So, if the Scottish excuse for a Government enact a law banning smoking on hospital grounds, who are the people likely to be affected by it? The first group is going to be the staff. Right – it is up to staff to demand that their Union protects them from persecution. But will any of them be persuaded to stop smoking? On the contrary. It is almost certain that they will become defiant.

Those who ‘need to go to a hospital’ fall into two obvious groups, inmates and visitors. (I realise the connotations of the word ‘inmate’) Assume that inmates cannot just pop outside to have a smoke, but need to walk hundreds of yards. Suppose that one of them gets really ill because of exposure. Who then would be said to have ’caused’ the exposure and the illness?

But all of that is really an aside since the ‘unintended consequences’ are what are interesting. We trip into motivations of individuals which are impervious to the tricks of tobacco control. What is most likely to happen when a hospital patient who is a smoker, and is denied smoking, when he is released? He will undoubtedly smoke even more than before. What will visitors do? They may refrain while visiting, but they will undoubtedly make up for the forced abstinence thereafter, as well as retaining the feeling of hate and distrust of the management of the hospital. How much more would that be the case if someone you loved had died there? The hospital did not stop your loved one from dying, but stopped you from smoking.

But it is even worse. The unintended consequences of smoking ban notices all over the place – on every wall and every door – give an impression that nothing else matters. The notices are forbidding and reduce the hospitals to the status of workhouses.

“Arbeit macht frei” might as well replace the ‘No Smoking” notices, for those two ideals are simply opposite sides of the same coin. Both mean servitude.

And is that not what happened when publicans did not rebel against becoming unpaid policemen? Why did they not rebel against being forced into ‘Arbeit macht frei’?

Is it too late? Or are the unintended consequences still on hold? It is still possible for the association of publicans to fight against “Arbeit macht frei”. Remember that “Arbeit macht frei” in this context means, “You publicans will work and take all the risks of violence and loss of business, and your work will make your place smokefree and customer-free”.

It is not for smokers to fight anything since we cannot combine meaningfully. Tobacco companies could have created a smoker union of some sort, but they were too arrogant to bother.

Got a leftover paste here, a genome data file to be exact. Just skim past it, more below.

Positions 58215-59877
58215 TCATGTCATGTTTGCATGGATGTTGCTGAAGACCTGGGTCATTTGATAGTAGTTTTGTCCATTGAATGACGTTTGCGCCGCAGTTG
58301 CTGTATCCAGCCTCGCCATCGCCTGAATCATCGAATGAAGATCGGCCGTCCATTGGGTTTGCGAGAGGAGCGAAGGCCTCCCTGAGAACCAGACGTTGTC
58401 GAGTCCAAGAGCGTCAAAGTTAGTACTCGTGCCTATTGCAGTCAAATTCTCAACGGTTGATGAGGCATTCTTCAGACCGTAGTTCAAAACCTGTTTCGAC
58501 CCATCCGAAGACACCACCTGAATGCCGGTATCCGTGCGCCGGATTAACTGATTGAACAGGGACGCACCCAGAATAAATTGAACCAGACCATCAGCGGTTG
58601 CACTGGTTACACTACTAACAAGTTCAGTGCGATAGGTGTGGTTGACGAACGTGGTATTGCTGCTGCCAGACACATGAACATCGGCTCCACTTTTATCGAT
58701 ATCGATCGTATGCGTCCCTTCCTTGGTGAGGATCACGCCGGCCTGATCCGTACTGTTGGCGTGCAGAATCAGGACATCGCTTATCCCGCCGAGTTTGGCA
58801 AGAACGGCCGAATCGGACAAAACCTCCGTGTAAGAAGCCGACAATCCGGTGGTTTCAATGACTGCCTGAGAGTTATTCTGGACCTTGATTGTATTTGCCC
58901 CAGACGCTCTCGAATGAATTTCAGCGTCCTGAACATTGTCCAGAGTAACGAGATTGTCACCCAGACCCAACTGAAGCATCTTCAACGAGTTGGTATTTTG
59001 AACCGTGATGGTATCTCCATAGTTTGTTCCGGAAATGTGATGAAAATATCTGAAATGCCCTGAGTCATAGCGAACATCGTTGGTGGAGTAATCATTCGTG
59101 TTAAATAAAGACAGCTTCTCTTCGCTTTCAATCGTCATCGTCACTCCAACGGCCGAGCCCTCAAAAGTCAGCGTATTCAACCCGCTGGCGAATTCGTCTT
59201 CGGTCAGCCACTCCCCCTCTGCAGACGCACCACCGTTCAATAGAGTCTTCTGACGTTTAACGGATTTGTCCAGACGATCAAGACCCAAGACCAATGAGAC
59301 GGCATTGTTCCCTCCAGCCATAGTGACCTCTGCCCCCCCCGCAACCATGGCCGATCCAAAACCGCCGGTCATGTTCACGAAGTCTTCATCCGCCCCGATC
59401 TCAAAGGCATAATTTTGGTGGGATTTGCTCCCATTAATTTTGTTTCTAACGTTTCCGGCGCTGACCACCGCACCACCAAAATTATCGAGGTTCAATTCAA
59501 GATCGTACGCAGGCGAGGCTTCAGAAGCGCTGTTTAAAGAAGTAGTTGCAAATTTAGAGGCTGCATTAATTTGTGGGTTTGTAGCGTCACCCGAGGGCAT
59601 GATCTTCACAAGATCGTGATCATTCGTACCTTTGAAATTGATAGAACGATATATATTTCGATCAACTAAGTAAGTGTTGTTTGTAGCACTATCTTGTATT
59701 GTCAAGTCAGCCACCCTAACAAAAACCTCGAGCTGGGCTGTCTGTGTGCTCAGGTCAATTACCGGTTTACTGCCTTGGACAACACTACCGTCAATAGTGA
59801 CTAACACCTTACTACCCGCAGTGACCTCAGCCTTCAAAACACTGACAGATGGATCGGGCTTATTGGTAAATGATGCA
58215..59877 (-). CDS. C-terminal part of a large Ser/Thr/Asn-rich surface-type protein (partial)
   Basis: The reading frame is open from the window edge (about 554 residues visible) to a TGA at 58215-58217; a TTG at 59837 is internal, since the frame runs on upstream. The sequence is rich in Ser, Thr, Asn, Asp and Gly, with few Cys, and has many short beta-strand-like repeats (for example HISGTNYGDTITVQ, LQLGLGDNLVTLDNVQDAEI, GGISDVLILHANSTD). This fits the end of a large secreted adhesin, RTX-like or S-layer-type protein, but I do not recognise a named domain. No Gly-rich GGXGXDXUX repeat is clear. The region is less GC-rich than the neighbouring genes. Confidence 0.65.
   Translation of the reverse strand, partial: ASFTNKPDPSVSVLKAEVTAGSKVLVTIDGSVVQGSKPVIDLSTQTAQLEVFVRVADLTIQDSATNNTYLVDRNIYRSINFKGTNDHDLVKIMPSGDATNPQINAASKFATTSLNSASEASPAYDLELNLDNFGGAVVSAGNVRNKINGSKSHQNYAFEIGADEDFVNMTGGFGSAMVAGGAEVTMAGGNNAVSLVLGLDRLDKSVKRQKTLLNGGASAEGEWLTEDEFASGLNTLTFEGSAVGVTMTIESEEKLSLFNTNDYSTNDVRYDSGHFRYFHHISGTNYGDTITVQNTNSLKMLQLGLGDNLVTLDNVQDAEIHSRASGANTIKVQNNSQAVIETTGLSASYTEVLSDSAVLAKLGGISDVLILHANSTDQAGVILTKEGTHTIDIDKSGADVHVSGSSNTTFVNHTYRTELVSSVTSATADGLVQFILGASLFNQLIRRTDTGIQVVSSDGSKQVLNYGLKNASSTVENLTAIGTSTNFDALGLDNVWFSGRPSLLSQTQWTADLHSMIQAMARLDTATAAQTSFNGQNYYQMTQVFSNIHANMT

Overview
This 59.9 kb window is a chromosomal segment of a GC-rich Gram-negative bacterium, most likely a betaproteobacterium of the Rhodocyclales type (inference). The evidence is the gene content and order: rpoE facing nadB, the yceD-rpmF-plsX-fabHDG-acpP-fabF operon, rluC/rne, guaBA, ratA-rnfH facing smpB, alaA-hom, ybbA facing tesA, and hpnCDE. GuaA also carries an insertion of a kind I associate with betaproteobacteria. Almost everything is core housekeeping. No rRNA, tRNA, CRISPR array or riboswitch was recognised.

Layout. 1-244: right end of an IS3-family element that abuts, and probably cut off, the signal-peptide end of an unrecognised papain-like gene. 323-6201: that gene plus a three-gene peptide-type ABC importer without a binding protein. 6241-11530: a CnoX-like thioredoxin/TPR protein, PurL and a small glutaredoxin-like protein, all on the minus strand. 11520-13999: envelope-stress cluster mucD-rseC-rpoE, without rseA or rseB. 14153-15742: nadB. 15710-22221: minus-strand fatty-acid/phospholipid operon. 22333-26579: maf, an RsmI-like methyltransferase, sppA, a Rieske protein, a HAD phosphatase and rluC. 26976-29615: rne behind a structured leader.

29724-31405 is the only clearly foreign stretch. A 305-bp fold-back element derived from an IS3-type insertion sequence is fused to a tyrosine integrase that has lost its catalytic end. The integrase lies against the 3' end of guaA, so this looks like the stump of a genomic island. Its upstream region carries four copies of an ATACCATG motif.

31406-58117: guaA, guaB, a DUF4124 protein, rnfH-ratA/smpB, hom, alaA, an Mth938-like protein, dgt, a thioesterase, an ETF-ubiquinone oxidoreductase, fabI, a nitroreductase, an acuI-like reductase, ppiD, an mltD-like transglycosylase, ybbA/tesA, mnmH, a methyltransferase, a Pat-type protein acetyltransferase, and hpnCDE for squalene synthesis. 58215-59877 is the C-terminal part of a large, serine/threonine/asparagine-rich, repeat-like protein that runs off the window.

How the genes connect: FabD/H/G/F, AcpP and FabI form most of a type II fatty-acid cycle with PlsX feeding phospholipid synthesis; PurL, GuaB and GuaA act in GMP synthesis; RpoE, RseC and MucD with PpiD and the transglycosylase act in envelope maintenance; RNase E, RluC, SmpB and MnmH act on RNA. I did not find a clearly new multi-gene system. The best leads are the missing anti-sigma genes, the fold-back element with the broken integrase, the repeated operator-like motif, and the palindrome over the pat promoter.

The lowest leaves of my plants are starting to yellow, which means that they are dying. Meanwhile, the topmost leaves are thriving. Almost all empires start to rot from the inside out. It is clear that tobacco control is subject to that same law. The only real question is ‘when will the likes of Chapman, Glantz, Siegel, Bates, etc, etc, be seen to be false prophets’? Regardless of what they say and defend, all of them want CONTROL of ecigs. And they want that CONTROL to be at the expense of others, and not themselves.

Clive Bates may be useful to vapers, but he is a false prophet. He still wants vapers to be controlled and regulated on the grounds that ecigs are ‘cessation devices’. He does not want them to be enjoyable.

‘Unintended consequences’ of gradual tobacco prohibition has, in my mind, created precisely the conditions for ‘chemical highs’. How easy would it be, when on an aircraft, to sniff a bit of cocaine?Or even a pinch of snuff?


What is absolutely clear beyond doubt is that the likes of ASH ET AL are dinosaurs. Or perhaps the word should be ‘lizards’ since they have no other purpose but to grab and inject poison. The FCTC was the construct of lizards. Oopst! I do not mean extra-terrestrials! I mean sneaky, poisonous, omnivorous rats.





13 Responses to “Diminishing Returns and Unintended Consequences”

  1. Rose Says:

    When we see anti-sugar reports in newspapers, we should plough in with anti-sugar, inflammatory claims

    No we shouldn’t.

    Discouraging the use of sugar could lead to a new surge in busybodies and we have more than enough of those already.


    11 Oct 2008

    “Sugar can help make you a sweeter person, researchers claim.”

    The report said: “The findings suggest a link between glucose levels and the expression of prejudice and the use of stereotypes.